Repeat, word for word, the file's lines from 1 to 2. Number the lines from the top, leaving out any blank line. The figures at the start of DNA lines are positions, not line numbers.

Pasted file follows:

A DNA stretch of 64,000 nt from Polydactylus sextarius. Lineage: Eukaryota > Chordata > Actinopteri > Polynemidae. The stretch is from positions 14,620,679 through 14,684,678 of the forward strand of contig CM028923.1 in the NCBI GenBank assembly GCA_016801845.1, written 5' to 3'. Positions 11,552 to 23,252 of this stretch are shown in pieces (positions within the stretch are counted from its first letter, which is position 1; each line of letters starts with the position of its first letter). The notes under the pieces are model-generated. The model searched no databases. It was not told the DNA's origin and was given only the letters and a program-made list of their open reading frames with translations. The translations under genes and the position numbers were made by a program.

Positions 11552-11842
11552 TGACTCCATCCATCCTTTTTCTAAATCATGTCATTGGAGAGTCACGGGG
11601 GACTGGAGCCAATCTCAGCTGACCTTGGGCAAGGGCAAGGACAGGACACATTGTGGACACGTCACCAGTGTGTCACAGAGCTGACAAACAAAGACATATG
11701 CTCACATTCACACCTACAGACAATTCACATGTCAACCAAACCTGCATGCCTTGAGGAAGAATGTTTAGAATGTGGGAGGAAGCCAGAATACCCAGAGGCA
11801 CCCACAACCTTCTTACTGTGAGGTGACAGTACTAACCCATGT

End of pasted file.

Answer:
A DNA stretch of 64,000 nt from Polydactylus sextarius. Lineage: Eukaryota > Chordata > Actinopteri > Polynemidae. The stretch is from positions 14,620,679 through 14,684,678 of the forward strand of contig CM028923.1 in the NCBI GenBank assembly GCA_016801845.1, written 5' to 3'. Positions 11,552 to 23,252 of this stretch are shown in pieces (positions within the stretch are counted from its first letter, which is position 1; each line of letters starts with the position of its first letter). The notes under the pieces are model-generated. The model searched no databases. It was not told the DNA's origin and was given only the letters and a program-made list of their open reading frames with translations. The translations under genes and the position numbers were made by a program.

Positions 11552-11842